Warn­ing signs of coun­ter­feit al­co­hol

USA TODAY Weekend Extra - - NEWS - Jour­nal Sen­tinel

The Mex­i­can gov­ern­ment has is­sued warn­ings to busi­nesses and trav­el­ers about coun­ter­feit al­co­hol. They en­cour­age busi­nesses to break bot­tles af­ter use, so they are not bought on the black mar­ket and re­filled with un­reg­u­lated al­co­hol. Here are some of the warn­ing signs listed by the gov­ern­ment.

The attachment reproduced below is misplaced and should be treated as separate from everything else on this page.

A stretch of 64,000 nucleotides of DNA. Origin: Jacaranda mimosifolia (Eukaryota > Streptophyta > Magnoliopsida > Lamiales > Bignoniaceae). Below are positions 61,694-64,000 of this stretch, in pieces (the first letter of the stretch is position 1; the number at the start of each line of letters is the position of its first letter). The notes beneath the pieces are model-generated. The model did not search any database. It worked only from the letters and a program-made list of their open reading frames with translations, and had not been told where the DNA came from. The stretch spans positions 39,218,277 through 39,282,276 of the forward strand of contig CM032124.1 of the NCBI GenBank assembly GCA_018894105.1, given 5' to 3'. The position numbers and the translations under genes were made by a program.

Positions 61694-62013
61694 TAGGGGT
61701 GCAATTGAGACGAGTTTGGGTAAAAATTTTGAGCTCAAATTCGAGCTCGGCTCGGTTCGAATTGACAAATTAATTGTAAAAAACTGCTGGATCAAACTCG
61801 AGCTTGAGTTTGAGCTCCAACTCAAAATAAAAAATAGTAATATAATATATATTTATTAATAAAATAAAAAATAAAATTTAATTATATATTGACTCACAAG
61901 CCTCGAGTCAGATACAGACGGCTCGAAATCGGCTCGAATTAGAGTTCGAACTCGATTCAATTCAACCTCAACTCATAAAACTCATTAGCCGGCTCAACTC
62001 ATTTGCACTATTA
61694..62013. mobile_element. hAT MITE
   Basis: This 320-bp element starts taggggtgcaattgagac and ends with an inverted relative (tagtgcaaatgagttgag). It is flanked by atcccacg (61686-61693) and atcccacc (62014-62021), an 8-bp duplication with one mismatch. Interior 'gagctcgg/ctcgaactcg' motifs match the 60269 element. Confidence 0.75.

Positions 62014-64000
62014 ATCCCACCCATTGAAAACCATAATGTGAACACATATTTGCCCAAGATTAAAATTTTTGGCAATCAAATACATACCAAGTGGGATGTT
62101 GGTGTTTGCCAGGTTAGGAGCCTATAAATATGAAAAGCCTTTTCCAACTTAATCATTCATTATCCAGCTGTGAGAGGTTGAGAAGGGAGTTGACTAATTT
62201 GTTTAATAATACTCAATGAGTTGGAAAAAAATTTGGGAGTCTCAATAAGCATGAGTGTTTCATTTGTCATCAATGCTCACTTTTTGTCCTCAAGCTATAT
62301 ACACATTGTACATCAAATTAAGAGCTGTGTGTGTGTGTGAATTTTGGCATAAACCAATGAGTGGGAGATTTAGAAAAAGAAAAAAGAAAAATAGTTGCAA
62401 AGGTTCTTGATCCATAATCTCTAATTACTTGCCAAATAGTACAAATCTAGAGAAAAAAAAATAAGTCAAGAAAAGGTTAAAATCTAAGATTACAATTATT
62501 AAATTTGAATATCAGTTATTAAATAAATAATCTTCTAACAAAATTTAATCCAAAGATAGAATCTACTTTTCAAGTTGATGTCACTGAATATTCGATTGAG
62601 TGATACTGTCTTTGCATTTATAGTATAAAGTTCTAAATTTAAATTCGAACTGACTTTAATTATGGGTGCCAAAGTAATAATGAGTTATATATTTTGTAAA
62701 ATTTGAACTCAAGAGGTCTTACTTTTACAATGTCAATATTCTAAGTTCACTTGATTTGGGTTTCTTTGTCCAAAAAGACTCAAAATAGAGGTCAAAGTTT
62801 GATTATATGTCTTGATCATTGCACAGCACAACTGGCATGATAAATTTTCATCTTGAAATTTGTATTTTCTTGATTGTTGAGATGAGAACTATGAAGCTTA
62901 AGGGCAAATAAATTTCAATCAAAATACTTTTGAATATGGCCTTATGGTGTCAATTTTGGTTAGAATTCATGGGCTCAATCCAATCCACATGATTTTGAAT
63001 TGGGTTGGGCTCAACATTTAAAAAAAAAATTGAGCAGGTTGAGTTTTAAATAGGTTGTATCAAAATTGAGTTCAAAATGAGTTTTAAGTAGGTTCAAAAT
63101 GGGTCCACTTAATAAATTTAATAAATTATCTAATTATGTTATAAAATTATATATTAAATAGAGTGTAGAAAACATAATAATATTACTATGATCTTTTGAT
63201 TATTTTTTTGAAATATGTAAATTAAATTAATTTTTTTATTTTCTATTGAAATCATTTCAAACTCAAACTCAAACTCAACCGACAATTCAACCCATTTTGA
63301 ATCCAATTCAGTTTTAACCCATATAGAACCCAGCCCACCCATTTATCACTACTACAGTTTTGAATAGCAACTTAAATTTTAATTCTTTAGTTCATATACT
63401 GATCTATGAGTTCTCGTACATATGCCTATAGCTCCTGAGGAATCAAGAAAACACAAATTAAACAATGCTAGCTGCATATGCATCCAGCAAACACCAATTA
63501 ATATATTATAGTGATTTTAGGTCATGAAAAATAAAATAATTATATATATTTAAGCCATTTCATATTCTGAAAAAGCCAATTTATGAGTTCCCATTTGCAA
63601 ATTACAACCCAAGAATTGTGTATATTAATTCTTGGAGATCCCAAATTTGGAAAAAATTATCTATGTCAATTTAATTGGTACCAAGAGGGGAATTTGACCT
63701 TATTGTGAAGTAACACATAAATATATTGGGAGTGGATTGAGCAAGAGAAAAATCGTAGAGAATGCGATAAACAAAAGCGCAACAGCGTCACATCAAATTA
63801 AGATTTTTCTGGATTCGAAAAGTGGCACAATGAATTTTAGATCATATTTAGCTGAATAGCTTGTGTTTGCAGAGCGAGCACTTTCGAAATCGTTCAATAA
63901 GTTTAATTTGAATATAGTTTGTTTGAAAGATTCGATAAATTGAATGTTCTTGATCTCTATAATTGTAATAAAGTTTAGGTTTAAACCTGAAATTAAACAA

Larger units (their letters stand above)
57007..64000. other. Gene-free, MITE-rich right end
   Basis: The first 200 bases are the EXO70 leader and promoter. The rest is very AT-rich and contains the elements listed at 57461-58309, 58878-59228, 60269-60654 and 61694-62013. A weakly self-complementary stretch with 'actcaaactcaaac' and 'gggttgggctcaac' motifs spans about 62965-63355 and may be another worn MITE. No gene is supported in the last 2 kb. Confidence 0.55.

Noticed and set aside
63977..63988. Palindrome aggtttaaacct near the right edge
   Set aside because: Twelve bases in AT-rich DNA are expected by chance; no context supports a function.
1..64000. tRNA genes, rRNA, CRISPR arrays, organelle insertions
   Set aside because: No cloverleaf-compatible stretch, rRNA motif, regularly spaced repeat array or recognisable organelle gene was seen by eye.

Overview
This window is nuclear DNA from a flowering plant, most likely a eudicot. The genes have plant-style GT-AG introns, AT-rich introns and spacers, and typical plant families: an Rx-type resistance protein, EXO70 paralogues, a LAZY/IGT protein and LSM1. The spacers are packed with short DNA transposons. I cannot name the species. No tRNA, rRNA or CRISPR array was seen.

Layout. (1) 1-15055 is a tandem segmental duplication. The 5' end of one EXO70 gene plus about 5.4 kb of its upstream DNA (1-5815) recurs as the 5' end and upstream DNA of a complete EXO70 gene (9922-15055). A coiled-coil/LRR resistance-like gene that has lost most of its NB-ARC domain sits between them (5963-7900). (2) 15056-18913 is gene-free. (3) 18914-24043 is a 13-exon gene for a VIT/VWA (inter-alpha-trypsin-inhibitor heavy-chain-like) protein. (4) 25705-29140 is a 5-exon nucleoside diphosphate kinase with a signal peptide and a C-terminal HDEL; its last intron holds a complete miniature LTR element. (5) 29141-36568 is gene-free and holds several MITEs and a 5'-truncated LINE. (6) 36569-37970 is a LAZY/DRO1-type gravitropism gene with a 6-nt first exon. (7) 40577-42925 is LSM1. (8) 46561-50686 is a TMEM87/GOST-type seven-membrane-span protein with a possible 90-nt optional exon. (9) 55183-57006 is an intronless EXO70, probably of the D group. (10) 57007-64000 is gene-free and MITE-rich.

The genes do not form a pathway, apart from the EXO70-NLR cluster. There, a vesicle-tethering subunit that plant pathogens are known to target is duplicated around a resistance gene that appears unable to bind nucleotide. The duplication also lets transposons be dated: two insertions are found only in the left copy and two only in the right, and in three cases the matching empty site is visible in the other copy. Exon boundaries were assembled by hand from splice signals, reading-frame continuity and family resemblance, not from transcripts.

Bot­tle cap: Should not eas­ily ro­tate or leak. Check for au­then­tic holo­gram: Com­pare the lin­ing to that of other bot­tles for con­sis­tency. Man­ual bot­tling is not as pre­cise as au­to­mated bot­tling. Sed­i­ment: Turn the bot­tle up­side down, then back up and note how bub­bles rise. If you see fall­ing par­ti­cles, it may not have been pro­duced un­der qual­ity or hy­giene stan­dards. Glue: Most of the la­bels have a hor­i­zon­tal glu­ing sys­tem that pre­vents them from be­ing com­pletely peeled off. La­bels: The tags and la­bels must be well glued and placed. Bot­tles with poorly placed la­bels do not pass qual­ity con­trol. Inks: Check to see if la­bels are placed over other la­bels. Em­boss­ings should have di­men­sion, not be flat. Forg­eries use inks that sim­u­late cus­tom col­ors. For ex­am­ple, golden edges are of­ten printed in one solid color that re­flects light. Forg­eries sim­u­late gold color.

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